A service he had attended in Cork and that the ordination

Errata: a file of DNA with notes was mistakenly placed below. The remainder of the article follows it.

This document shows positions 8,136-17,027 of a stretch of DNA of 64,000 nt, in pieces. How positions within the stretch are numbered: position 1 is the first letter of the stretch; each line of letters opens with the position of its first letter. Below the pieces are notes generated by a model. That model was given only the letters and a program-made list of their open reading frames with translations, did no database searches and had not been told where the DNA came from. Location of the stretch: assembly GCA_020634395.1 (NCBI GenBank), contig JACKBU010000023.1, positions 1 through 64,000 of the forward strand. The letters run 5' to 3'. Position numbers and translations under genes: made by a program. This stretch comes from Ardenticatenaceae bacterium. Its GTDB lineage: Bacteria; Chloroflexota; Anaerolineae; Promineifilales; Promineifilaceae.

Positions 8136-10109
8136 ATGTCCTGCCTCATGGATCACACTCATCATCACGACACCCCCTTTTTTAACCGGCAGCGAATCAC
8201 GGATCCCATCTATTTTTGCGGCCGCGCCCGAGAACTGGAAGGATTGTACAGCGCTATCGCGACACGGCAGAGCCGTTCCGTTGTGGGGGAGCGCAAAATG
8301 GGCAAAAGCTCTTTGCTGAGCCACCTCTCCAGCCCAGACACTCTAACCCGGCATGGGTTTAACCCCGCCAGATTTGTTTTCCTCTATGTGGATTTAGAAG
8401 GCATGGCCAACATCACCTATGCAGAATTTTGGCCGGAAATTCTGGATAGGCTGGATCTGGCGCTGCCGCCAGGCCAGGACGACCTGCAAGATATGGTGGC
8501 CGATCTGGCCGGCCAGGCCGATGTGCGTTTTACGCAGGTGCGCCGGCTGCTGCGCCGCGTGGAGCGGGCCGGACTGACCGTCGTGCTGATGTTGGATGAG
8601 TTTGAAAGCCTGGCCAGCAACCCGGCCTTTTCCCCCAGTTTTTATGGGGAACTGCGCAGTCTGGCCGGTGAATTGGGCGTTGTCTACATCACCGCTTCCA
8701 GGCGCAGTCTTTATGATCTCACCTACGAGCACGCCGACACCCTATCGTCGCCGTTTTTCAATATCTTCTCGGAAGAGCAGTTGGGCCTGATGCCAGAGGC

A service he had attended in Cork and that the ordination of several Methodist preachers would soon take place.25 In late July 1842, shortly before leaving Cork to join the English Survey, Tyndall informed his GSK2256098 biological activity father `I have three or four methodists preaching to me daily, very nice fellows indeed and I think consistently religious.’26 These `fellows’ were the other civilian assistants working on the Survey of Ireland. Moreover, when get Miransertib living in Preston and Halifax in the mid 1840s he frequently attended services at Methodist chapels. However, he became increasingly critical of Methodism’s anti-intellectualism and its overly literal reading of the Bible. For example, after visiting the South Parade Wesleyan Chapel in Halifax one Sunday in 1845 he noted that the preacher `had a smattering of geology, a dim perception of astronomy and rushing blindly into the subjects he more than once knocked his head against a planet and cracked his shins upon a ledge of millstone grit. I think Methodists are in general too literal in their interpretation of scripture.’27 Although he occasionally continued to attend Methodist chapels he was, as we shall see, increasingly drawn to a different kind of Christianity. Despite such criticisms of Methodists, in 1855 Tyndall expressed to Hirst his abiding sense of loss in having forsaken the Methodism of his youth. Returning to his lodgings in Pentonville, north London, he encounteredtwo young men on the footway distributing tracts to a rabble of big and little boys which surrounded them. One as he handed the tract to each pronounced in a low voice `the Sabbath’–the other, an older hand or perhaps of a warmer temperament, exclaimed as he distributed his ware `Christ the only Saviour’–I stood and watched them for someG. Cantortime with no small interest, for I could discern beneath the wildness of the enthusiast’s eye the working of that spirit which keeps the world out of the mud. As far as intellect and recognition of intellect go I was never better than I am at present, but there was something at the heart of these methodist fanatics which I lacked and which I longed for–Not of course to make use of it as they did, but to apply it to my own private purposes.Tyndall was very aware of the emotional characteristics of the people he met, and he frequently felt an aversion towards those who appeared cold and unemotional, including those scientists who valued the intellect far above the heart. Instead he was attracted to the `warmer temperament’ of these Methodists, just as he sided with `men of warm feelings’ in his Belfast Address two decades later.29 In this letter to Hirst he also acknowledged that he `longed for’ but lacked the emotional intensity manifested by these Methodist missionaries. Moreover, he recognized that their form of spirituality was needed to save the world, and his phrase `out of the mud’ resonates with the salvationist ethic of Psalm 40:2: `He brought me up also out of an horrible pit, out of the miry clay’.TYNDALL’SANTI-CATHOLICISMThe Tyndalls, father and son, like many Anglo-Irish families, viewed the Roman Catholic population as the historical enemies of Protestantism. Anti-Catholic diatribes appeared in the Protestant press, and clergymen repeatedly denounced Catholicism from their pulpits. Although few Catholics occupied positions of power or owned land, most Protestants feared that the rise of Catholic political power would destroy the time-honoured and natural dominance of the Protes.A service he had attended in Cork and that the ordination of several Methodist preachers would soon take place.25 In late July 1842, shortly before leaving Cork to join the English Survey, Tyndall informed his father `I have three or four methodists preaching to me daily, very nice fellows indeed and I think consistently religious.’26 These `fellows’ were the other civilian assistants working on the Survey of Ireland. Moreover, when living in Preston and Halifax in the mid 1840s he frequently attended services at Methodist chapels. However, he became increasingly critical of Methodism’s anti-intellectualism and its overly literal reading of the Bible. For example, after visiting the South Parade Wesleyan Chapel in Halifax one Sunday in 1845 he noted that the preacher `had a smattering of geology, a dim perception of astronomy and rushing blindly into the subjects he more than once knocked his head against a planet and cracked his shins upon a ledge of millstone grit. I think Methodists are in general too literal in their interpretation of scripture.’27 Although he occasionally continued to attend Methodist chapels he was, as we shall see, increasingly drawn to a different kind of Christianity. Despite such criticisms of Methodists, in 1855 Tyndall expressed to Hirst his abiding sense of loss in having forsaken the Methodism of his youth. Returning to his lodgings in Pentonville, north London, he encounteredtwo young men on the footway distributing tracts to a rabble of big and little boys which surrounded them. One as he handed the tract to each pronounced in a low voice `the Sabbath’–the other, an older hand or perhaps of a warmer temperament, exclaimed as he distributed his ware `Christ the only Saviour’–I stood and watched them for someG. Cantortime with no small interest, for I could discern beneath the wildness of the enthusiast’s eye the working of that spirit which keeps the world out of the mud. As far as intellect and recognition of intellect go I was never better than I am at present, but there was something at the heart of these methodist fanatics which I lacked and which I longed for–Not of course to make use of it as they did, but to apply it to my own private purposes.Tyndall was very aware of the emotional characteristics of the people he met, and he frequently felt an aversion towards those who appeared cold and unemotional, including those scientists who valued the intellect far above the heart. Instead he was attracted to the `warmer temperament’ of these Methodists, just as he sided with `men of warm feelings’ in his Belfast Address two decades later.29 In this letter to Hirst he also acknowledged that he `longed for’ but lacked the emotional intensity manifested by these Methodist missionaries. Moreover, he recognized that their form of spirituality was needed to save the world, and his phrase `out of the mud’ resonates with the salvationist ethic of Psalm 40:2: `He brought me up also out of an horrible pit, out of the miry clay’.TYNDALL’SANTI-CATHOLICISMThe Tyndalls, father and son, like many Anglo-Irish families, viewed the Roman Catholic population as the historical enemies of Protestantism. Anti-Catholic diatribes appeared in the Protestant press, and clergymen repeatedly denounced Catholicism from their pulpits. Although few Catholics occupied positions of power or owned land, most Protestants feared that the rise of Catholic political power would destroy the time-honoured and natural dominance of the Protes.